Unlike most romances I’ve read, there was no love-hate relationship going on to add tension to the mix and keep us guessing (even though we all know it’s going to end well) Instead, there was just a constant revisiting of innocent childhood memories and a vigilant sweetness they held for each other that turns to passion and a contrived sex scene on the turn of a page, just to prove Ellie still has the ability to feel physical passion. This story started off with good intentions and makes a valiant effort to veer from some tropes common in historical romance and delve into historical realism.
There is an uncomfortable reality in an early rape scene that could be disturbing for some readers and is wisely given a heads-up warning in the opening pages. But the honest, frank way it’s delivered, without titillation or exploitation, almost feels more historical than romance and warrants extra points for its candid delivery without resorting to gratuitous effect. Still, the story could have packed more punch with fewer words overall, less angst and tired trope of plucky rambunctious girl dropped into high society, like a fish out of water. This girl was damaged on so many levels! The last thing she would worry about would be how to hold her teacup or ride side saddle! Wouldn’t she be in constant fear of being discovered, not to mention PTSD and nightmarish fears of her rapist finding her again?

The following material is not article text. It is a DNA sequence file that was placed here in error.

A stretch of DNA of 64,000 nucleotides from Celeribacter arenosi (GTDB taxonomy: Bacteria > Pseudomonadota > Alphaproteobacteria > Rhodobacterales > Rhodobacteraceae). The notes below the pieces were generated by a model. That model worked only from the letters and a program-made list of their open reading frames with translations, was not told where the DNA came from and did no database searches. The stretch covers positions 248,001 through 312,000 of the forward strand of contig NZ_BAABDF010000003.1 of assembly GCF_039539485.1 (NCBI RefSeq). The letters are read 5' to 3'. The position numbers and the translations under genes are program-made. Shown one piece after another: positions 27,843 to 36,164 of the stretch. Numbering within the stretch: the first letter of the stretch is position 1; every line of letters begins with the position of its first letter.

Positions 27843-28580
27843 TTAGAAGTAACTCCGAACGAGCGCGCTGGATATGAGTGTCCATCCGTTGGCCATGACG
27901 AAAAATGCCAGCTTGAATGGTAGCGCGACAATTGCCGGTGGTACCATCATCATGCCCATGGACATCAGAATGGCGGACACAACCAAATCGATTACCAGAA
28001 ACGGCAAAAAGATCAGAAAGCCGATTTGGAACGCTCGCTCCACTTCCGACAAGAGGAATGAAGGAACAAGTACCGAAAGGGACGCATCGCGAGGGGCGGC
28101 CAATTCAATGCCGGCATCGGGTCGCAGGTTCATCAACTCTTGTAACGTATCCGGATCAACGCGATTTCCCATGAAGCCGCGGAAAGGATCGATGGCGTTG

Still, I had to admit the characters found their way into my heart and there were a few plot twists toward the end I hadn’t planned on that kept me turning pages. So, for that, it earns more points to top out at 4.0. For readers of historical romance who also enjoy Westerns, this is well worth the trail ride across the dusty plains to an elegant and satisfying romantic ending.
Sherry Terry’s Review: 3.8-Stars
Alice Langdon has done a good job with Trusting Desire. I like the cover, and I feel it represents the historical era and that this is a “sweet” romance with no real sex scenes. They are all fade to black.
I liked the western historical era Alice chose for Trusting Desire. The research is effortlessly incorporated into the world building. The writing is strong and well-done. The characters come to life on the page.
Our heroine, Ellie is a young girl left with a father’s debt and no employment opportunities, thus she becomes a prostitute. A very common trope of historical romance, but this story has a twist. There is a rape at gunpoint scene, but it’s a “close the door, turn off the lights, it’s the next day” scene and does not show everything, but it is brutal. I thought it was well done and fits the story without being gratuitous for the sake of being gratuitous. The scene may be difficult for some to read.
Gabriel, our hero was fleshed out well as the town drunk who used to be a doctor. The two knew each other as kids and find each other again — more than once. I think Alice did a wonderful job of making the characters feel like real people, and they pulled out all of my emotions.
I personally feel the book needs a good, deep edit. There were long chunks of writing that really didn’t move the story forward, in my opinion. The story lags a little in the middle, and there are a few typos.
The opening is really good and grabbed me, keeping me reading even when the middle of the story lagged. I was invested enough in the characters that I wanted to know what happened. The end of the story hits it out of the park.
If you want to read a well-researched historical, western romance, if you’re looking to be immersed into the 1880’s, this book is for you.